Probing temperature and capsaicin-induced activation of TRPV1 channel via computationally guided point mutations in its pore and TRP domains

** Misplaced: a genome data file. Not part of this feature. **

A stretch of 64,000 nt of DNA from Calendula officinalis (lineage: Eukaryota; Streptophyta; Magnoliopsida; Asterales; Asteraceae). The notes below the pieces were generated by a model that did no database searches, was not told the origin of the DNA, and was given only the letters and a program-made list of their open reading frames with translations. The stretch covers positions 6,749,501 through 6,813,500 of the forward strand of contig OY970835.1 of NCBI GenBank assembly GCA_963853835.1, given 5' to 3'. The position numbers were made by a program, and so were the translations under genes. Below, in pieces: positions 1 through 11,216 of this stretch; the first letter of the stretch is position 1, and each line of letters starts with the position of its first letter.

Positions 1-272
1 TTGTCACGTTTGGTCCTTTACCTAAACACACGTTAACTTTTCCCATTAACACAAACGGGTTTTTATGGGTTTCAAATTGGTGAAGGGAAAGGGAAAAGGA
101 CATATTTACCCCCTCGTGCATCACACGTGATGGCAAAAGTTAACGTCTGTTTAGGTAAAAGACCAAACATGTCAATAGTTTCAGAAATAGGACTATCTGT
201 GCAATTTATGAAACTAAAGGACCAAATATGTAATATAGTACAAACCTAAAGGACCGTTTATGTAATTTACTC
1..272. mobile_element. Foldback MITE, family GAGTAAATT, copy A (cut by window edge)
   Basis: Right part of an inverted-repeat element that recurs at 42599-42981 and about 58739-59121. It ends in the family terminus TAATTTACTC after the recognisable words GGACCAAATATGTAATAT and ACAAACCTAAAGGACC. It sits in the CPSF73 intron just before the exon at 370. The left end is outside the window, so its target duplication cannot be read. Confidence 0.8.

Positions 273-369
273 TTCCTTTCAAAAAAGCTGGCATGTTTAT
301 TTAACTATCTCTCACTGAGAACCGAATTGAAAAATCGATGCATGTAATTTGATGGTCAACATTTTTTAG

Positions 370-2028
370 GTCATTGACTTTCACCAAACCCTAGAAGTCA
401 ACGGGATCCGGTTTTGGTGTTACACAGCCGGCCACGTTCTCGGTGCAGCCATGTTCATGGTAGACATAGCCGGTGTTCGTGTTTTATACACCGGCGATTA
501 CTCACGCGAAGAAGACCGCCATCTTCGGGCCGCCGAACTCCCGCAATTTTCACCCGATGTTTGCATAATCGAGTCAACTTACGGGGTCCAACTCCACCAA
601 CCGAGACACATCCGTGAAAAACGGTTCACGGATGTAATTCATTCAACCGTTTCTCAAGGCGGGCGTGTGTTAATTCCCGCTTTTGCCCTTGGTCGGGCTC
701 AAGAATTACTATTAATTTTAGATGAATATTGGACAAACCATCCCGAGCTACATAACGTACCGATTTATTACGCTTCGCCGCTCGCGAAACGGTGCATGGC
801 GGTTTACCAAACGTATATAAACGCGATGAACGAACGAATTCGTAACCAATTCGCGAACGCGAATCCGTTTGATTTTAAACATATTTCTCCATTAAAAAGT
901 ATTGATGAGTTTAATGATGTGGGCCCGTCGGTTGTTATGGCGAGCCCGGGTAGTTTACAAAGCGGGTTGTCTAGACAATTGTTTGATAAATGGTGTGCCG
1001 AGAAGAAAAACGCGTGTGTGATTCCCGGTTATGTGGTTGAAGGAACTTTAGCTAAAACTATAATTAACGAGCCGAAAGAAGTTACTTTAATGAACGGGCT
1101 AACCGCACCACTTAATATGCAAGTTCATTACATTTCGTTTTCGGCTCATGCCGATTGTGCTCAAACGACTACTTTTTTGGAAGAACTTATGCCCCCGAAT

In a recent computational study, we revealed some mechanistic aspects of TRPV1 (transient receptor potential channel 1) thermal activation and gating and proposed a set of probable functionally important residues — “hot spots” that have not been characterized experimentally yet. In this work, we analyzed TRPV1 point mutants G643A, I679A + A680G, and K688G/P combining molecular modeling, biochemistry, and electrophysiology. The substitution G643A reduced maximal conductivity that resulted in a normal response to moderate stimuli, but a relatively weak response to more intensive activation. I679A + A680G channel was severely toxic for oocytes most probably due to abnormally increased basal activity of the channel (“always open” gates). The replacement K688G presumably facilitated movements of TRP domain and disturbed its coupling to the pore, thus leading to spontaneous activation and enhanced desensitization of the channel. Finally, mutation K688P was suggested to impair TRP domain directed movement, and the mutated channel showed ~100-fold less sensitivity to the capsaicin, enhanced desensitization and weaker activation by the heat. Our results provide a better understanding of TRPV1 thermal and capsaicin-induced activation and gating. These observations provide a structural basis for understanding some aspects of TRPV1 channel functioning and depict potentially pathogenic mutations.